We are Salivary Gland Cancer UK
We’re a charity for those with rare salivary gland cancers such as Adenoid Cystic Carcinoma. We are continuing to build an information and support network for people affected by, or treating, these conditions.
We organise regular networking meetings. We give you opportunities to input into ground-breaking research projects. We’re working to improve access to the newest therapies. Having started with Adenoid Cystic Carcinoma initially, our scope has broadened to include other salivary gland cancers. We’re focused on patients and clinicians working together to drive research and increase knowledge. So why not join our network?
We are the result of a unique collaboration between a patient advocate and medical oncologist, both passionately committed to further research into salivary gland cancers. We’re firmly embedded in the UK and Worldwide research communities. We also have strong links with other patient support groups.
You can read our story in an article published by The BMJ. It can be accessed here.
We aim to provide reliable, consistent information and support to those with salivary gland cancers, those that support them and those that are working to treat or cure them. We welcome your support in whatever way you are able to contribute. We value your time, your knowledge, your presence and your financial support. Everyone is welcome.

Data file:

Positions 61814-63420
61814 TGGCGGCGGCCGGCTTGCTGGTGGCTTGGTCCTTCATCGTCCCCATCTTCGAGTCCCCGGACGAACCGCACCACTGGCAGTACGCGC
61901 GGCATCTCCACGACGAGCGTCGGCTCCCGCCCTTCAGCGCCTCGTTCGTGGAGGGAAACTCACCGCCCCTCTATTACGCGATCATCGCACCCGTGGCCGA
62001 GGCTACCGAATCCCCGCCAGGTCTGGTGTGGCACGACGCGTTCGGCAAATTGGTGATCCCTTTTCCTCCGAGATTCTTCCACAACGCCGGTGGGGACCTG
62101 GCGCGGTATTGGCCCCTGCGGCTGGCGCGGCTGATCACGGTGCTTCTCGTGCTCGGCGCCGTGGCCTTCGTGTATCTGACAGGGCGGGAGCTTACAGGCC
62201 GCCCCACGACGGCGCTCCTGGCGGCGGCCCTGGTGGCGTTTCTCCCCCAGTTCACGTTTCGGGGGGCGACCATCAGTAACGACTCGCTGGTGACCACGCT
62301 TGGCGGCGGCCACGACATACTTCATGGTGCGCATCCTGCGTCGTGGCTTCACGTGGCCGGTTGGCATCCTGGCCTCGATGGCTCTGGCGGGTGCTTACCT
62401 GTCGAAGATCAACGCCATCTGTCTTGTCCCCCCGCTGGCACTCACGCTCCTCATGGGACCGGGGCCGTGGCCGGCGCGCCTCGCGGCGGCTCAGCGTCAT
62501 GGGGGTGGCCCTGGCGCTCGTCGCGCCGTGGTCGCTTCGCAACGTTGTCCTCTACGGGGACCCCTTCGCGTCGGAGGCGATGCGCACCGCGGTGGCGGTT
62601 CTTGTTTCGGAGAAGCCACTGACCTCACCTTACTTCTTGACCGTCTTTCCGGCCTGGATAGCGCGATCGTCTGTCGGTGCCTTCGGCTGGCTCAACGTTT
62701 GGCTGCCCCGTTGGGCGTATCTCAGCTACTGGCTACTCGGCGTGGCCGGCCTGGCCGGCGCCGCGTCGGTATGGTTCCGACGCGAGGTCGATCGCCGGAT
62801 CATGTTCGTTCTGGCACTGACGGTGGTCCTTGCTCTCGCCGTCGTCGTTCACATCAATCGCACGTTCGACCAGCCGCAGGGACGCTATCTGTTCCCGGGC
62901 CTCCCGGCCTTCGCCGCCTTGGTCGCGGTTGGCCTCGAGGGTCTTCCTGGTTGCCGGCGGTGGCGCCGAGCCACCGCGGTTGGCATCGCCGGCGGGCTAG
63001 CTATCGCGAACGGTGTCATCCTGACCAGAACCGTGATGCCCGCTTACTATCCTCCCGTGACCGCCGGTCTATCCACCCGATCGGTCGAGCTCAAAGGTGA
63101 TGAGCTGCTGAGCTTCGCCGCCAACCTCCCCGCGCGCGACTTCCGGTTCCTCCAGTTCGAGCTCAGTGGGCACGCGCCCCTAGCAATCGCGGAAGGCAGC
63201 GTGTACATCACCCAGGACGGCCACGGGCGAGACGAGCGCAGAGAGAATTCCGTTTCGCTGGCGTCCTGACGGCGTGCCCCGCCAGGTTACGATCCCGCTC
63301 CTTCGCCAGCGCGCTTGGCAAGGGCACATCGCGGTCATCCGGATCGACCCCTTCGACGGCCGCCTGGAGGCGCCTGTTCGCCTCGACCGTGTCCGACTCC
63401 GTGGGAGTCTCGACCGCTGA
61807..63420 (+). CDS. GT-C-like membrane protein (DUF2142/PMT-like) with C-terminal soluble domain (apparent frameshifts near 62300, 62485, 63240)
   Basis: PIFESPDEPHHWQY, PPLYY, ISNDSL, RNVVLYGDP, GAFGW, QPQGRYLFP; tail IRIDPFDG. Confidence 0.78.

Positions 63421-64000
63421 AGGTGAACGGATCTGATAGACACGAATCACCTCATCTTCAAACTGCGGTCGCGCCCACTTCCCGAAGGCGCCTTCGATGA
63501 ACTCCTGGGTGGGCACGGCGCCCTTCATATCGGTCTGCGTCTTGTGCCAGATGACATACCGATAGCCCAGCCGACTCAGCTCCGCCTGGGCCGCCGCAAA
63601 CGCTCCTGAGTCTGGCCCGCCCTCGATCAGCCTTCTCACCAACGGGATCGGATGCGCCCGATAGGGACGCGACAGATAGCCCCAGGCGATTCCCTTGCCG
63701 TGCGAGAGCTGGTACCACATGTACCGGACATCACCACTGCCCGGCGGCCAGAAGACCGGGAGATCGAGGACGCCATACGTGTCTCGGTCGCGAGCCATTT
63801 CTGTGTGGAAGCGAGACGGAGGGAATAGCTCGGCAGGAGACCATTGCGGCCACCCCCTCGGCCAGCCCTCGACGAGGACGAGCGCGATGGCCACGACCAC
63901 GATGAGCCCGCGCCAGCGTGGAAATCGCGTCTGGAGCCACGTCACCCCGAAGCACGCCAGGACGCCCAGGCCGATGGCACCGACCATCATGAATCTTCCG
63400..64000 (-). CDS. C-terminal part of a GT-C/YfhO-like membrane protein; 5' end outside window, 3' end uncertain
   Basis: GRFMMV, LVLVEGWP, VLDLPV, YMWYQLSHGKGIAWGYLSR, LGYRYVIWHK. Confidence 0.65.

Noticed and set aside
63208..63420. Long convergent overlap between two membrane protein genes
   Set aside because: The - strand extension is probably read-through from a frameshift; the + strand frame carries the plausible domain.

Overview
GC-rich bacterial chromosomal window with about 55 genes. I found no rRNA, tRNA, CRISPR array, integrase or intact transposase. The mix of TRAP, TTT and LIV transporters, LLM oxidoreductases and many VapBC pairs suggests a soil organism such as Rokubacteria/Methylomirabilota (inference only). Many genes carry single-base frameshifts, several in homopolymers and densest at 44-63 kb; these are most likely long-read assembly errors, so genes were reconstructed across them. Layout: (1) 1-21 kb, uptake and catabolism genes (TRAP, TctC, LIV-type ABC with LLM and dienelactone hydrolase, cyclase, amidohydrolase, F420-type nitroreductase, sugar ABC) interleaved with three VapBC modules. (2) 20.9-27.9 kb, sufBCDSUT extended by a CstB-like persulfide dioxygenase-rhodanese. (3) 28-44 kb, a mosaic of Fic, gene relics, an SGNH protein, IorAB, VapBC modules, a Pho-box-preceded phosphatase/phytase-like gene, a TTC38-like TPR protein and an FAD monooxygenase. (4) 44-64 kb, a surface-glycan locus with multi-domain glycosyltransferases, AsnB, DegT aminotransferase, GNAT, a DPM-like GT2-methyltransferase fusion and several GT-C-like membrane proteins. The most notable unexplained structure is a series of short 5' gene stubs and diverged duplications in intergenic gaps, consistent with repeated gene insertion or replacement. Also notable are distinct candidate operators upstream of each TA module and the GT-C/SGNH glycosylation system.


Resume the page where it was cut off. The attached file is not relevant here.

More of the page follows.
Through patient-clinician collaboration, we have formulated our 8 core aims, which drive our work:
1. To build support and information networks to:
a. Bring together those living with salivary gland cancers, giving them access to the latest information on their disease, and mutual support networks.
b. Raise awareness of salivary gland cancers, their symptoms and treatments amongst the general public and the clinical community.
c. Bring together the patient, clinical and research communities to help drive forward research and improvements in treatments.
2. Support advances in the understanding of the experience of living with and beyond these cancers, and the development of interventions to improve this experience.
3. Improve the rate of early diagnosis for salivary gland cancers.
4. Optimise the pathways to diagnosis.
5. Support the development of standardised guidelines for the management and surveillance of individual salivary gland cancers.
6. Understand the effectiveness of different types of radiotherapy for specific salivary gland cancers.
7. Support the development of surgical and radiotherapy treatments to deliver improved survivorship and quality-of-life post-treatment for salivary gland cancer patients.
8. Support the development of standard drug treatments for salivary gland cancers to improve life expectancy and survivorship by:
a. Supporting basic research into the biology of individual salivary gland cancers.
b. Supporting translational research that turns this basic knowledge into effective treatments.
c. Developing and pushing forward drug trials to test the effectiveness of both existing drugs, and those specifically developed to target a particular salivary gland cancer.
0.3% of all cancer cases globally are salivary gland cancers
In the UK, 5 in every million people learn they have ACC every year